Jason Kanzler arrived at the University at Buffalo carrying a grudge the size of the Yankees payroll. It’s served both he and the Bulls quite well.

Kanzler transferred to UB for his sophomore season after being cut from the Northeastern baseball team as a freshman. Last year, as a junior, he won a national Rawlings Gold Glove for his play in center field. This season he’s been both an offensive and defensive rock for the Bulls, who already have set a school record for conference victories with about one-third of the season remaining.

A team projected to regress after losing Tom Murphy to the pros and other players to injury has instead flourished. Kanzler is the team leader in average (.315) and steals (14). He’s also the Mid-American Conference leader in home runs (eight) and RBIs (40) and likely will get an opportunity to follow Murphy into pro ball.

“He’s getting a lot of interest,” UB coach Ron Torgalski said. “Somebody will give him a chance to play at the next level. I can guarantee that. And that’s been his goal. He started out the year just hitting everything, driving balls, RBI guy, which for a 2-hole hitter to be at 40 RBIs already and leading the conference in RBIs is special.”

A native of Penfield, Kanzler began his college days at Northeastern, where he had every expectation of making the team as a walk-on. His performance during two weeks of tryouts convinced him he had made a more than adequate impression. Yet his name was absent when the final roster was posted.

“I don’t like to lose and be told I can’t do something,” Kanzler said. “That will drive me further. I’ve always been like that. But I think when I got cut I realized I’m going to have to work twice as hard as everyone else who is kind of blessed with natural ability. In a sense it was probably a good thing that I was cut because I probably wouldn’t be the player I am today if I didn’t get cut.”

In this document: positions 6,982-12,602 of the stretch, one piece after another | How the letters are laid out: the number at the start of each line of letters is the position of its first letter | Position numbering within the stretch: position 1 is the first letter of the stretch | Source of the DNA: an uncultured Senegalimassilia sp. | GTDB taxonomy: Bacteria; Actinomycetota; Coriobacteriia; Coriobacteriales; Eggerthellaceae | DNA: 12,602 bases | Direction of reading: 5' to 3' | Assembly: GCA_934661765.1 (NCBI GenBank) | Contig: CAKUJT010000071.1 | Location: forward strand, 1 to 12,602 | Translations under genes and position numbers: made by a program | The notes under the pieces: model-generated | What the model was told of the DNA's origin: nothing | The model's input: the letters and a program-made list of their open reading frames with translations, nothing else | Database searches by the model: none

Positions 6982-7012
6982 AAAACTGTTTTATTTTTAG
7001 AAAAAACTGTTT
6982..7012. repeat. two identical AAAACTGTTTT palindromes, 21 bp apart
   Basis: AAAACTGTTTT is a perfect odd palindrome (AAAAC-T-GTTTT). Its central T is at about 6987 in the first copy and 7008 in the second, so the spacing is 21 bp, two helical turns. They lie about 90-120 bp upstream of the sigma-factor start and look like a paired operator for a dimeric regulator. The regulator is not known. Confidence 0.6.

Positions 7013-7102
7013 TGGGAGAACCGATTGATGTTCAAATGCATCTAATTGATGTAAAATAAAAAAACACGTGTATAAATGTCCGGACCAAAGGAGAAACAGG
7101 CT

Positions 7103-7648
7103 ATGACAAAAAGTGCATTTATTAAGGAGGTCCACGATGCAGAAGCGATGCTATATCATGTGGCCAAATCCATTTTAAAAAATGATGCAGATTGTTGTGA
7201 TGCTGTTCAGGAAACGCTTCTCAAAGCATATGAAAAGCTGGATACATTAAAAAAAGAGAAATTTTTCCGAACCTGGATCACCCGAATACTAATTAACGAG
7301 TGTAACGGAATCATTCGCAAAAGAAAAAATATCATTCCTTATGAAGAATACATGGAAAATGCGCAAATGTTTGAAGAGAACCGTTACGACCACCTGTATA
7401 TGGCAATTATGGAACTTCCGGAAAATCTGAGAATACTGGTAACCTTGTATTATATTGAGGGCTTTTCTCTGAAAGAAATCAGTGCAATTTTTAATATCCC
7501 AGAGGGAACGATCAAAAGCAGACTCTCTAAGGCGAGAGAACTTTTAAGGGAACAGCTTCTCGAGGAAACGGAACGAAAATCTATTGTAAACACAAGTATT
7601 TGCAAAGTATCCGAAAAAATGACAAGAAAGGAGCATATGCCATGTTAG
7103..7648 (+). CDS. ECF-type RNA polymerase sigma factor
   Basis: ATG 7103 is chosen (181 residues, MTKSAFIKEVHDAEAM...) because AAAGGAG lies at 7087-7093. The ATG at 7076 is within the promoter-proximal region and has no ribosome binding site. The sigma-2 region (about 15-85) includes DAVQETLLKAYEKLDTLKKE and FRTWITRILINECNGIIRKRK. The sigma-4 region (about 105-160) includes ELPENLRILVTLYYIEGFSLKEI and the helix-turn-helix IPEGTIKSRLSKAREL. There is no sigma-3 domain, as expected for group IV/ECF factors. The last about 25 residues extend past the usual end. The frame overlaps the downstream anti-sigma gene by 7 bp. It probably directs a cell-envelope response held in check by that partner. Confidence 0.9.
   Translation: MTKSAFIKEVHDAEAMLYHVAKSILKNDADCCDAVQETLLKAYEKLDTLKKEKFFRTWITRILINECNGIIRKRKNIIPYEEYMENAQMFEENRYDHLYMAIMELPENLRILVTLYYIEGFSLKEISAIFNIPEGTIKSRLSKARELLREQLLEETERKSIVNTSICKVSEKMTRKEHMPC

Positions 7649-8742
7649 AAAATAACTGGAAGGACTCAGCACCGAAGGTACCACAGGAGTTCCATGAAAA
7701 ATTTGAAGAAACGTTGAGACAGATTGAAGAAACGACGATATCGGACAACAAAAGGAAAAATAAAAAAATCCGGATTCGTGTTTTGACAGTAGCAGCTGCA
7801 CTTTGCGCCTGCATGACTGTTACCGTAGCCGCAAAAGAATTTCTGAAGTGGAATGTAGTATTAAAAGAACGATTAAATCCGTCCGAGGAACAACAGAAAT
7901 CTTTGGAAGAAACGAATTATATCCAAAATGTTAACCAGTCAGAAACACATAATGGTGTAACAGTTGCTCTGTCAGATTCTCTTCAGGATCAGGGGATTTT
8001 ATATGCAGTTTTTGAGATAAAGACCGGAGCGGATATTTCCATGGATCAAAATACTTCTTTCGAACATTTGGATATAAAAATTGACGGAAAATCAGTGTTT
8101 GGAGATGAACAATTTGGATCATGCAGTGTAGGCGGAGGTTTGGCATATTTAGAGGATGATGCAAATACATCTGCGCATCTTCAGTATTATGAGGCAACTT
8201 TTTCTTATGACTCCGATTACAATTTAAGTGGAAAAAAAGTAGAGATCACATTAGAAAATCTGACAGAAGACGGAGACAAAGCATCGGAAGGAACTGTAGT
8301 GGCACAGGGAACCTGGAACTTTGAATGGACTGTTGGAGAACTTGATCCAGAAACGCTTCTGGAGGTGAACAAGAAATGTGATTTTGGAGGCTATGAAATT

Said Torgalski: “He’s a kid that plays with a chip on his shoulder. He wants to prove to people that, hey, you made a mistake on me. I’m going to do what I need to do to get to the next level. And his first year or two here he was all right, but he’s a kid that just lives and dies baseball. Whether he’s in the weight room getting strong, working on his speed, doing something to get better. He’s a kid that has just made himself a great player and I haven’t seen a better center fielder in the last four years. He’s phenomenal. He was a Gold Glove guy last year, which they pick three outfielders in the country. He just makes play after play.”

UB was alerted to Kanzler’s availability by a former player coaching summer ball. Torgalski and his staff were urged to take a look and decide for themselves.

“We went and he did some things that you can’t teach,” Torgalski said. “We said, ‘Absolutely, let’s bring him in.’ ”

Although he was hitless in Friday’s 6-1 victory over Ohio University, Kanzler’s offensive improvement continues to boost his pro stock. He first caught fire with the bat last May, finishing the season on a 14-game hitting streak during which he batted .475 with seven doubles, five homers and 19 RBIs while winning two MAC Player of the Week Awards. His defense has pretty much always been exemplary, an expansive highlight reel of catches made running in, away and laterally, many on a full, headlong dive.

“It’s a luxury,” closer River McWilliams said. “It gives you a little extra confidence that you can pound the zone and some of those little flare singles that you see with metal bats these days are going to be taken away. Some of those balls where they get squared up and find a gap are going to be taken away. It allows you to pitch with a little more confidence and make a few more mistakes around the zone.”

Starter/shortstop Mike Burke said: “I’ve seen him make so many phenomenal catches I can’t even tell you. It’s routine now. He’s a helluva player. It’s awesome to have him out there.”

The intensity in his eyes when the subject is broached verifies that Kanzler still feels slighted by how his college career commenced.

“I was given a two-week tryout basically and I was shocked when they cut me because I thought I was definitely good enough to be on the team,” he said. “But my name wasn’t on the roster when they released it and it was shocking.”

The result?

“Big old chip on my shoulder,” he said. “Nice validation every time I do something nice here. I get the last laugh.”